(4ea) Zeolite Films and Membranes for Computer Microprocessors and Biofuel Production

Authors: 
Lew, C. M. - Presenter, University of Minnesota
Yan, Y. - Presenter, University of Delaware
Tsapatsis, M. - Presenter, University of Minnesota


Zeolite thin films and membranes have been widely investigated over the last 15 years, mainly as separation membranes and membrane reactors. Their uniform microporosity and the ability to fine-tune their chemical composition and physical architecture lead to important macroscopic properties that can be exploited in a growing number of applications. The diversity in their use is demonstrated in this work through the exploration of zeolites as low-dielectric constant (low-k) films for computer microprocessors and catalytic membrane reactors for the production of biofuels.

Next-generation microprocessors require smaller feature sizes, but the slow development of new low-k films with better material properties is reducing progress toward improved computing performance. Pure-silica-zeolites (PSZ) are a strong candidate for replacement low-k materials because their intrinsic porosity and crystallinity gives them a low k value and strong mechanical properties. However, several other characteristics, including hydrophobicity, wet-etch chemical resistance, and pore size distribution, were not previously evaluated or optimized for low-k applications. Successful device integration of a viable new low-k alternative requires that all of these properties meet minimum specifications.

PSZ films were carefully engineered through different synthesis and modification techniques to obtain the desired aforementioned properties. PSZ MFI and MEL frameworks were functionalized with fluoroorganic groups through a direct synthesis method. The resulting hydrophobic films reduced moisture adsorption, which mitigated significant increases in the k value after exposure to ambient conditions. Wet-etch chemical resistance was imparted to PSZ films by annealing them in hydrophobic silanes. By silylating the films before cross-linking of the silica matrix occurred, a high carbon content was incorporated throughout the bulk of the films, thus making them water- and wet-etch chemical-resistant. The mesopore diameter and pore size distribution was controlled and narrowed through the addition of tetraethylorthosilicate to the spin-on zeolite nanoparticle suspension. After calcination and silylation, the induced changes in porosity and carbon content dramatically improved the mechanical properties and wet-etch chemical resistance. The results obtained during this process also indicate that zeolite can be crystallized ?on-wafer? under ambient pressures. As a result of the methods developed in this work, PSZ low-k films are a leading low-k candidate and considerably outperform other alternative materials.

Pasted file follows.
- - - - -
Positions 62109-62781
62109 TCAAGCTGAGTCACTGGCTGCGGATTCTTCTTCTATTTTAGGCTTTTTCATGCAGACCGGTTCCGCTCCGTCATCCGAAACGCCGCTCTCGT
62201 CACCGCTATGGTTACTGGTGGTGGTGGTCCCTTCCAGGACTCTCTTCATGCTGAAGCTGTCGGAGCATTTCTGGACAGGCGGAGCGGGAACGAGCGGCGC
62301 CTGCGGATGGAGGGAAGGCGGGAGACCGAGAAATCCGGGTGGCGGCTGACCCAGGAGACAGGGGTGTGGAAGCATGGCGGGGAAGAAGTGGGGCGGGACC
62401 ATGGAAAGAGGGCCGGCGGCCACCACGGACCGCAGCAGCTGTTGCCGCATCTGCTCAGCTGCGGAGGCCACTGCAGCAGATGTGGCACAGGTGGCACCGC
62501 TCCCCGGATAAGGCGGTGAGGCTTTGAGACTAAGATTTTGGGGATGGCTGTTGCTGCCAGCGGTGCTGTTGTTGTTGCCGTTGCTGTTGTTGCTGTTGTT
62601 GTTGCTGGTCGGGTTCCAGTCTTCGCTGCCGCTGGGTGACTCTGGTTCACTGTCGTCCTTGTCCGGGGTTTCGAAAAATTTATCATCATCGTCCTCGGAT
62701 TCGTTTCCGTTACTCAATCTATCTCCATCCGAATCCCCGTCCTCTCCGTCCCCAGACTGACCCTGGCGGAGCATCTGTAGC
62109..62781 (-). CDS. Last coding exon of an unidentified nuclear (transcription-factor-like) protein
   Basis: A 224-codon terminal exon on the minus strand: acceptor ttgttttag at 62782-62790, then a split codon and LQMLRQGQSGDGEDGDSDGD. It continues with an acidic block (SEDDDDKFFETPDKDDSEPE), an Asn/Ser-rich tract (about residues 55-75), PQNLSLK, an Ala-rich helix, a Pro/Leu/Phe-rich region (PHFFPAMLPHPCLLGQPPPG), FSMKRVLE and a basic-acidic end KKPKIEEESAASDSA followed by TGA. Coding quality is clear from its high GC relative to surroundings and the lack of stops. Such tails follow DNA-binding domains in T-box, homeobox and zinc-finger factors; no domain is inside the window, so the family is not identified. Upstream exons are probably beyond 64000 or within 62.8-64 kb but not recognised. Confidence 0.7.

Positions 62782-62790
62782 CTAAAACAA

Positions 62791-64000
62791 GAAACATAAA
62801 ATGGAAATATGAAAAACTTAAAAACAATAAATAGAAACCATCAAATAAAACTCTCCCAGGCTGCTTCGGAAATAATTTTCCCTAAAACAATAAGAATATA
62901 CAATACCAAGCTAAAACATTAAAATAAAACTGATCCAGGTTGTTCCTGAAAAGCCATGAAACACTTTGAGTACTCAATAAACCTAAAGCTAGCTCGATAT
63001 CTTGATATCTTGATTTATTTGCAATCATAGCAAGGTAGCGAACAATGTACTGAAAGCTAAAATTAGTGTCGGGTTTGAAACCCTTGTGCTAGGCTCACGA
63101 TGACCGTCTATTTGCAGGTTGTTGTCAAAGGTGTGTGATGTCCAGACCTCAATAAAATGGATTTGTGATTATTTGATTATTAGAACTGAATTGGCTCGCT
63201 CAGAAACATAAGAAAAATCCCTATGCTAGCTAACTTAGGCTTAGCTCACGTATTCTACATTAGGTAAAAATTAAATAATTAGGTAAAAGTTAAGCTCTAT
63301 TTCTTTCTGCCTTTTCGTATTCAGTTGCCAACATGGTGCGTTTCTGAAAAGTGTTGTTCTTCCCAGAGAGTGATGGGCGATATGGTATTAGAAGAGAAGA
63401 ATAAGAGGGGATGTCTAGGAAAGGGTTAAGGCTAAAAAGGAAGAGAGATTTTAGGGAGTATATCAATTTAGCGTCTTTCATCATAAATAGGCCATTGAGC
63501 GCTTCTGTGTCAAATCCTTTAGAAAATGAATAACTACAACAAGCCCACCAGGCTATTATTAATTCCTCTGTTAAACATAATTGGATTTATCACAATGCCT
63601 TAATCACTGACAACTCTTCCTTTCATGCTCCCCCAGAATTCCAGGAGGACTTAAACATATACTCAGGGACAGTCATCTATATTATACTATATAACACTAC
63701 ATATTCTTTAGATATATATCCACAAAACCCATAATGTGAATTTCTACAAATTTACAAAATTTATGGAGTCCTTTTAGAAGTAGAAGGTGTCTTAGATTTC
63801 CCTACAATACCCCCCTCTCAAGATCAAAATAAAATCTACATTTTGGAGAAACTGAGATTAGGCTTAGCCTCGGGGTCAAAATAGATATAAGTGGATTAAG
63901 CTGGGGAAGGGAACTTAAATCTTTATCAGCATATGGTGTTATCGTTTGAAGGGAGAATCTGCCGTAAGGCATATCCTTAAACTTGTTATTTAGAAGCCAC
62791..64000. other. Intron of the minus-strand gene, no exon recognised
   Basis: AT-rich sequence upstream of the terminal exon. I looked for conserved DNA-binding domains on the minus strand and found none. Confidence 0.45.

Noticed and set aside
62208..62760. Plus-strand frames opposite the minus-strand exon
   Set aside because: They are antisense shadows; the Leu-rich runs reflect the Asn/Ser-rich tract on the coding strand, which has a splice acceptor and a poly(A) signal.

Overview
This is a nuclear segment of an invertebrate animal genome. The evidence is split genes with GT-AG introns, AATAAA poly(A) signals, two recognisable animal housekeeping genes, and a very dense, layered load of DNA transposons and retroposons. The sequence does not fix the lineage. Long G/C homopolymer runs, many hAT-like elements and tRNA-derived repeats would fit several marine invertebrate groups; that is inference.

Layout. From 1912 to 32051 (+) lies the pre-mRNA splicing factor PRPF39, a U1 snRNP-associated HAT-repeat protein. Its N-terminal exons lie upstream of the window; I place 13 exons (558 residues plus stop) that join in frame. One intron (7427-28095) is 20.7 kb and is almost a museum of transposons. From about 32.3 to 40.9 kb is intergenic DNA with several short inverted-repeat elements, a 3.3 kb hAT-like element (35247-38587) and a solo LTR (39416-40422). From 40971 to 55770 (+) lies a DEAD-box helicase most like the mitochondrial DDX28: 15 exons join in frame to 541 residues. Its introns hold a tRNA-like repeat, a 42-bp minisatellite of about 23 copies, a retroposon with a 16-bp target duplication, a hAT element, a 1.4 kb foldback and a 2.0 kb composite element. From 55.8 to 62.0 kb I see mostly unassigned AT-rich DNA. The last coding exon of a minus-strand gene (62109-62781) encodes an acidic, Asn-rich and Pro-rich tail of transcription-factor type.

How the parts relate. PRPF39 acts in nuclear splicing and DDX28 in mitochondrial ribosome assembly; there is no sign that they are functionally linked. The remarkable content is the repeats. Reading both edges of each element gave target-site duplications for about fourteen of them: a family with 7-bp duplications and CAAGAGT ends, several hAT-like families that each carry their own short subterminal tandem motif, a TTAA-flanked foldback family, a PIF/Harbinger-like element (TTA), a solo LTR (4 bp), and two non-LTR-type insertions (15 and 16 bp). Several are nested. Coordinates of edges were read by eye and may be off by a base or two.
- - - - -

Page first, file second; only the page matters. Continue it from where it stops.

Studies are currently being performed to develop catalytic coatings of exfoliated and pillared zeolites for the production of hydrocarbons from biomass. These materials are derivatives of a certain class of layered materials that consist of microporous, zeolitic layers. They can, in principle, be pillared by inserting silica or other oxide pillars in the spaces between the layers (often called the gallery). They can also be exfoliated to yield single zeolitic layers of nanometer thickness. The pillared zeolites contain tunable mesoporosity in the gallery, while the single exfoliated layers allow for external surface catalysis at sites with catalytic activity similar to that of zeolite pores.

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